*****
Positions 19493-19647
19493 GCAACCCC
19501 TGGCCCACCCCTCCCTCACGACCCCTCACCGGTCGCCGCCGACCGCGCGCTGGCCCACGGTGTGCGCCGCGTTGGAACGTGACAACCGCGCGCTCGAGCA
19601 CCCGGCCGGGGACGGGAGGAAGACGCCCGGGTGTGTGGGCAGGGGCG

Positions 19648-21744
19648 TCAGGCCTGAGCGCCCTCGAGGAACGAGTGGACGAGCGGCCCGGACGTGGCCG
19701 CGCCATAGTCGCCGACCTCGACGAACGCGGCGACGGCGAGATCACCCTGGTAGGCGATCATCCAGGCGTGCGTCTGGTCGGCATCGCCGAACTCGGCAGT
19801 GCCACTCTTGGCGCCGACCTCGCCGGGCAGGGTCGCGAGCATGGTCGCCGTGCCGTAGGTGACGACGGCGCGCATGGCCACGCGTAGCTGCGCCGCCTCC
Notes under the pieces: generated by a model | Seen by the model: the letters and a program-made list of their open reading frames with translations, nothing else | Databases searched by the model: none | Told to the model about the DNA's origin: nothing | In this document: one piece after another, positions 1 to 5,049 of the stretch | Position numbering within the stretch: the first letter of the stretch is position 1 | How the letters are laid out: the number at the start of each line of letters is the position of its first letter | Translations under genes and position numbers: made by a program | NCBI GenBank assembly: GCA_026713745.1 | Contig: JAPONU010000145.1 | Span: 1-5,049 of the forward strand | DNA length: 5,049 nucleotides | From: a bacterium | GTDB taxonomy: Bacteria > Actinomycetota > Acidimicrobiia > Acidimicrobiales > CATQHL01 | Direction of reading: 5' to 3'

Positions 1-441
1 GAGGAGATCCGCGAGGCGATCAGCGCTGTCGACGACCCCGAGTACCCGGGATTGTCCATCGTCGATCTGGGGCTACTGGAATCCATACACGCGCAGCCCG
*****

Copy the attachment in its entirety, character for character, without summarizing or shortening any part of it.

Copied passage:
Positions 19493-19647
19493 GCAACCCC
19501 TGGCCCACCCCTCCCTCACGACCCCTCACCGGTCGCCGCCGACCGCGCGCTGGCCCACGGTGTGCGCCGCGTTGGAACGTGACAACCGCGCGCTCGAGCA
19601 CCCGGCCGGGGACGGGAGGAAGACGCCCGGGTGTGTGGGCAGGGGCG

Positions 19648-21744
19648 TCAGGCCTGAGCGCCCTCGAGGAACGAGTGGACGAGCGGCCCGGACGTGGCCG
19701 CGCCATAGTCGCCGACCTCGACGAACGCGGCGACGGCGAGATCACCCTGGTAGGCGATCATCCAGGCGTGCGTCTGGTCGGCATCGCCGAACTCGGCAGT
19801 GCCACTCTTGGCGCCGACCTCGCCGGGCAGGGTCGCGAGCATGGTCGCCGTGCCGTAGGTGACGACGGCGCGCATGGCCACGCGTAGCTGCGCCGCCTCC
Notes under the pieces: generated by a model | Seen by the model: the letters and a program-made list of their open reading frames with translations, nothing else | Databases searched by the model: none | Told to the model about the DNA's origin: nothing | In this document: one piece after another, positions 1 to 5,049 of the stretch | Position numbering within the stretch: the first letter of the stretch is position 1 | How the letters are laid out: the number at the start of each line of letters is the position of its first letter | Translations under genes and position numbers: made by a program | NCBI GenBank assembly: GCA_026713745.1 | Contig: JAPONU010000145.1 | Span: 1-5,049 of the forward strand | DNA length: 5,049 nucleotides | From: a bacterium | GTDB taxonomy: Bacteria > Actinomycetota > Acidimicrobiia > Acidimicrobiales > CATQHL01 | Direction of reading: 5' to 3'

Positions 1-441
1 GAGGAGATCCGCGAGGCGATCAGCGCTGTCGACGACCCCGAGTACCCGGGATTGTCCATCGTCGATCTGGGGCTACTGGAATCCATACACGCGCAGCCCG